Serial killers : the serial homicide case of the day

The Serial Homicide Case of the Day, from "Hunting Humans, the Encyclopedia of 20th Century Serial Killers" , by Michael Newton

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  Hickson, Monroe

Police mug shot of Monroe Hickson.

A native of South Carolina, Hickson logged his first arrest there in 1931; convicted of assault with intent to kill, he was sentenced to five years in prison and paroled after two, in 1933. In 1942 he was sentenced to serve eighteen months on a larceny conviction. Five years later, a robbery at New Holland, South Carolina, earned him twenty years. With time off for good behavior, he was paroled in April 1957.

Through the years, Hickson's pattern of crimes had run toward petty robberies accompanied by violence; in his last known job, the "loot" had been some clothing and a pistol. No one in authority suspected that this black man -- nicknamed "Blue Boy" -- was in fact the slayer of at least four persons, sought for crimes that terrorized the neighborhood of Aiken during 1946.

On August 7, 1957, Hickson entered Lucy Parker's dry goods store, in Graniteville, and beat her up before escaping with the petty cash. Arrested August 8, he sat in jail nine days before astounding officers with his confession to a string of unsolved crimes.

According to his affidavit, Hickson was responsible for the ax murder of David Garrett, an Aiken storekeeper bludgeoned and robbed on April 17, 1946; the crime had netted Hickson a pistol and $22 in cash. Eleven days later, he used the stolen gun to murder Mr. and Mrs. Edward Bennett in their grocery store, making off with seven or eight dollars and another gun. Questioned by a posse on that occasion, Hickson had not been detained. On September 28, 1946, he invaded Annie Wiseberg's home, in Aiken, stealing five dollars after he beat her to death with a piece of firewood. The sole survivor of his spree was Christine Cholakis, employed at a local liquor store. Hickson parted her hair with a brick on December 4, 1946, escaping with seven dollars, but his final victim lived to tell the tale.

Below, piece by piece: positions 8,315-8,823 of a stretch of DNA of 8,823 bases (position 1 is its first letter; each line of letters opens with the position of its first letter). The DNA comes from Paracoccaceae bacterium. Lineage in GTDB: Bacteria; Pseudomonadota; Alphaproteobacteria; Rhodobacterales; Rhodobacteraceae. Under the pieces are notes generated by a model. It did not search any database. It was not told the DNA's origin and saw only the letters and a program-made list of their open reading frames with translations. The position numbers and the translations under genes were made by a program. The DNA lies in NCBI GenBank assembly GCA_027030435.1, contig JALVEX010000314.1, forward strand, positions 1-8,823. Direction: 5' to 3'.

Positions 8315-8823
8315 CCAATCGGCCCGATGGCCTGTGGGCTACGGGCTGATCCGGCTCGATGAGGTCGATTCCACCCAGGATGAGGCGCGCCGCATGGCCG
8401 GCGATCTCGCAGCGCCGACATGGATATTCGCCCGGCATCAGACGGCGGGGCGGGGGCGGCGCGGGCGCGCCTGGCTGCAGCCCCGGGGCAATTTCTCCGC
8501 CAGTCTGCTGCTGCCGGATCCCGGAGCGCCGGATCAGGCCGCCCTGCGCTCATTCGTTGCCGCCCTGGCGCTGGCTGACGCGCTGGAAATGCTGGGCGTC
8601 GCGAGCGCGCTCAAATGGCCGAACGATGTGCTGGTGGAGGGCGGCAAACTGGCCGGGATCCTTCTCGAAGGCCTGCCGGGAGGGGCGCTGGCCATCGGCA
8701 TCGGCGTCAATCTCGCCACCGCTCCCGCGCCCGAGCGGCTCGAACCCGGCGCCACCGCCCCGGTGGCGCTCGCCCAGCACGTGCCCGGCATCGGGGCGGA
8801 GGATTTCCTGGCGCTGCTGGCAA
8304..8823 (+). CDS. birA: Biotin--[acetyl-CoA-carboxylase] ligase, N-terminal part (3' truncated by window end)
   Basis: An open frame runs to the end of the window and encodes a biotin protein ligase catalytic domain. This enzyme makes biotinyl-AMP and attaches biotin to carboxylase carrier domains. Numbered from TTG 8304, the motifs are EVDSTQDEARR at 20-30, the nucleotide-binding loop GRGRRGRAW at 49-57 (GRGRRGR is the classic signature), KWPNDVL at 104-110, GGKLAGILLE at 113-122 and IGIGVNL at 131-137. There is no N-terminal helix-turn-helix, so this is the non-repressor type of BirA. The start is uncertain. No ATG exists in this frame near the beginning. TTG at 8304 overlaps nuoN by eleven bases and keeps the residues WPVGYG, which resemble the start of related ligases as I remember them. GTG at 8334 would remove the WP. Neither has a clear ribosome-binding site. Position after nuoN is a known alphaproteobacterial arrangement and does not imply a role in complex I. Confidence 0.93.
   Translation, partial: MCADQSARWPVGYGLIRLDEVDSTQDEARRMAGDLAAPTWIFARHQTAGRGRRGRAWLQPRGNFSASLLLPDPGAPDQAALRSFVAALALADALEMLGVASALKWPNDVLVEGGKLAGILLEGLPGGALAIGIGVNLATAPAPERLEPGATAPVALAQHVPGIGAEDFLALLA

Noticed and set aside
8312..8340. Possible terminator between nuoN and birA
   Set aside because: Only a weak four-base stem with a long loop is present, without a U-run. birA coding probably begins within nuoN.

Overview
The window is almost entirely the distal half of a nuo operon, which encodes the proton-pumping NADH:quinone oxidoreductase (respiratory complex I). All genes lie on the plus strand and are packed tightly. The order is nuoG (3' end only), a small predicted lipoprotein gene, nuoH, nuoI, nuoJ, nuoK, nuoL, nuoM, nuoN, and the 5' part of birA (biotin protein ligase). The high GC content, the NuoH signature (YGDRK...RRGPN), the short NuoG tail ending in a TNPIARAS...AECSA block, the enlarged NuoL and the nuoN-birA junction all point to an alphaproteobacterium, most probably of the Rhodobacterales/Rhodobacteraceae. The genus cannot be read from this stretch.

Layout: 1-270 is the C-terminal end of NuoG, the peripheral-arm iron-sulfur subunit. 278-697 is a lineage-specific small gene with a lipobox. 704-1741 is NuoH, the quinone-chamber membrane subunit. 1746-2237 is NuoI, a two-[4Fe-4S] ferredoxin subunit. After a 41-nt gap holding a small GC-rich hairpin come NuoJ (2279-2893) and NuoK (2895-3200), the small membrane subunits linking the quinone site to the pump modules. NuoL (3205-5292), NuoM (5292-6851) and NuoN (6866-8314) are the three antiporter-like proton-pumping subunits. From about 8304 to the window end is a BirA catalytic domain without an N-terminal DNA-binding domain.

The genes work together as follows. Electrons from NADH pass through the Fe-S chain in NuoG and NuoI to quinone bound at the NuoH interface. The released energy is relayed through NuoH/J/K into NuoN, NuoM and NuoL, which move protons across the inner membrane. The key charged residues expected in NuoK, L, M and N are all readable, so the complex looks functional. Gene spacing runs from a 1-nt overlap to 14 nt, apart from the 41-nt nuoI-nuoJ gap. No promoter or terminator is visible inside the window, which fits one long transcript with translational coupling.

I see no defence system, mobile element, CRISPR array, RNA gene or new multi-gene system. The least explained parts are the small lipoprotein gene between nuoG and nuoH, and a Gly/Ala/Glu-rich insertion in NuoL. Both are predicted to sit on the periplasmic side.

While Hickson was at large or doing time on other charges, L.D. Harris was convicted of the Bennett homicides, condemned to die in the electric chair . An appeal to the United States Supreme Court saved his life, but he remained in prison until Hickson's confession finally cleared his name in 1957.

Convicted on four counts of murder, Hickson was sentenced to a term of life plus twenty years. On March 10, 1966, he escaped from the state prison at Columbia, South Carolina, and was declared a federal fugitive on charges of unlawful flight to avoid confinement. His name was added to the FBI's "Most Wanted" list on February 17, 1967.

By that time, unknown to the FBI, their man was already dead. While hiding in New Bern, North Carolina, under the alias "Willie Tyler," Hickson had fallen ill in early December. Transferred from New Bern's hospital to a larger facility in Chapel Hill, he died of natural causes on December 29. Federal agents traced him there a year later, and his remains were finally identified, from fingerprints , on January 30, 1968.

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